Cantering towards the Limerick Show at Racecourse

Donal O’Regan

Reporter:

Donal O’Regan

Looking the part: Sarah Fitzgerald, Patrickswell, and her immaculately turned out pony Ban Dubh will be competing at Limerick Show. Picture: Michael Cowhey
TUESDAY evening’s launch of Limerick Show at the Racecourse attracted the biggest crowd in years but few had to travel a shorter distance than 10-year-old Sarah Fitzgerald, from Patrickswell.

TUESDAY evening’s launch of Limerick Show at the Racecourse attracted the biggest crowd in years but few had to travel a shorter distance than 10-year-old Sarah Fitzgerald, from Patrickswell.

“I live just a few fields away,” said Sarah, who points over the green pastures to her home. Sat atop her beautiful pony Ban Dubh, Sarah is an old hand at riding at Limerick Show despite her tender years.

When she was just three she won the family lead rein class. Sarah tells the Leader she will be competing in the 128 90cm and the bright butterfly 138cm class this year.

The daughter of Des and Annette Fitzgerald is following in dad’s stirrups as he rode in the show when he was her age.

“Myself and Des grew up with the show,” said Annette, and now so too are Sarah, her twin Mark and brothers Brian, Conor and Dessie.

This year’s Limerick Show takes place on Saturday and Sunday, August 22 and 23 in the Racecourse.

New show chairman, Richard Kennedy spoke of the importance of attracting all ages to Limerick Show and encouraged youngsters to take part.

“I am new to the chairman role but not to Limerick Show. I have fond memories of going as a boy and I have family and friends who are immersed in it. It has a great tradition of bringing the city and county together,” said Mr Kennedy. While thousands will turn up on both days, months of work goes into organising every little detail.

Mr Kennedy praised the committee chairpersons and the back up they get from volunteers.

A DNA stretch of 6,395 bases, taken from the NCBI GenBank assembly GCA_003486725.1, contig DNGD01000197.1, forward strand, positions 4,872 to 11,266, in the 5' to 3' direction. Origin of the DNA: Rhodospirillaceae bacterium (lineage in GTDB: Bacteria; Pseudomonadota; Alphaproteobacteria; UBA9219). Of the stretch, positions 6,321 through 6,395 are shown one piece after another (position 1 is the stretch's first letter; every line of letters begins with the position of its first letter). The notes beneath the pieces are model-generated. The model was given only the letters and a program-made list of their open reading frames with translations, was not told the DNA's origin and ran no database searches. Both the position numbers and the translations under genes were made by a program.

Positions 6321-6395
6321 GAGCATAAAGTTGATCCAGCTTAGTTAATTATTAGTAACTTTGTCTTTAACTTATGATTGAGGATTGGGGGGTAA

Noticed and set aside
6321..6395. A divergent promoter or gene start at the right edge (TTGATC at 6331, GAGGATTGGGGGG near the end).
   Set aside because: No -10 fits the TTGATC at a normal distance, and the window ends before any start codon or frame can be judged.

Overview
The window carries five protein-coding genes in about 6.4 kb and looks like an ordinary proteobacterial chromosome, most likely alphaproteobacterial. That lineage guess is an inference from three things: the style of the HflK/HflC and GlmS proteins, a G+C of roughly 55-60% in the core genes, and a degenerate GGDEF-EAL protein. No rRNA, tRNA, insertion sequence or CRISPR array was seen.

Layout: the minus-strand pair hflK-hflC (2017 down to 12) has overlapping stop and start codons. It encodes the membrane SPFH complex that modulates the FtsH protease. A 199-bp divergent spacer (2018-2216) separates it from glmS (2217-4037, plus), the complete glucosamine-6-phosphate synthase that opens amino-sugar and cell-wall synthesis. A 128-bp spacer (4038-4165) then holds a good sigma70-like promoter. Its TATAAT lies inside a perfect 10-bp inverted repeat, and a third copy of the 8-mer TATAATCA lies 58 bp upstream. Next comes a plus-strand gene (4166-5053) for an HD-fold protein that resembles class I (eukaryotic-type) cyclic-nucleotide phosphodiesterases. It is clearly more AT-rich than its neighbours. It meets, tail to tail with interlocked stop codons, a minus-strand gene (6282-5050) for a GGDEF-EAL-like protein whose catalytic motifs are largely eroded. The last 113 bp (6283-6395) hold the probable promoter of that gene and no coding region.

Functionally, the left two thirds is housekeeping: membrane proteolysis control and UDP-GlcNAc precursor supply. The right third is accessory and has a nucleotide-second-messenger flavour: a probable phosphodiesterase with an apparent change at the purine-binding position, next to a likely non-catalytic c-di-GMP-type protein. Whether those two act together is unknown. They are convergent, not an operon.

“Without them we couldn’t operate the show,” said Mr Kennedy, who also thanked all the sponsors. Diarmuid Donnellan, AIB and Pat Byrnes, Bank Of Ireland, stressed the intrinsic role that agriculture has played in the recovering economy and the special funds they have to support the development of the agri-sector.

The next speaker, Tom Crosse, of GVM Auctioneers, quipped that if farmers want to spend that money by buying a bit of land he will look after them.

Mayor Liam Galvin said rain, hail or shine, the Limerick Show is always a very enjoyable event that brings people together from all over Limerick, Munster and further afield.

“It is as much a community gathering and enjoyable day out for the family as it is an important fixture on the farming calendar. The show helps to underpin the core values of rural life as well as promote the agriculture sector.

“The weather has been generally poor this summer, which has no doubt had an impact on the livelihoods of farmers, breeders and contractors. Events like this afford the opportunity to take stock of the year to date, and discuss with friends and neighbours the challenges and opportunities presented.

“Farming in this country has always been about community. It has always survived and thrived on the notion that working together delivers the best results,” said Mayor Galvin. The same can be said of Limerick Show. After last year’s wash-out on Sunday all they need is the weather said Leo Walsh, president.

There are many new attractions including a new Kids Zone with free bouncy castles, face painting, disco dome, balloon making and even a “kiddies train”. Also new is a healthy living expo. The RTE cameras will be on site filming their new medical series, You Should Really See a Doctor

Keeping reading the Leader throughout August for more on Limerick Show.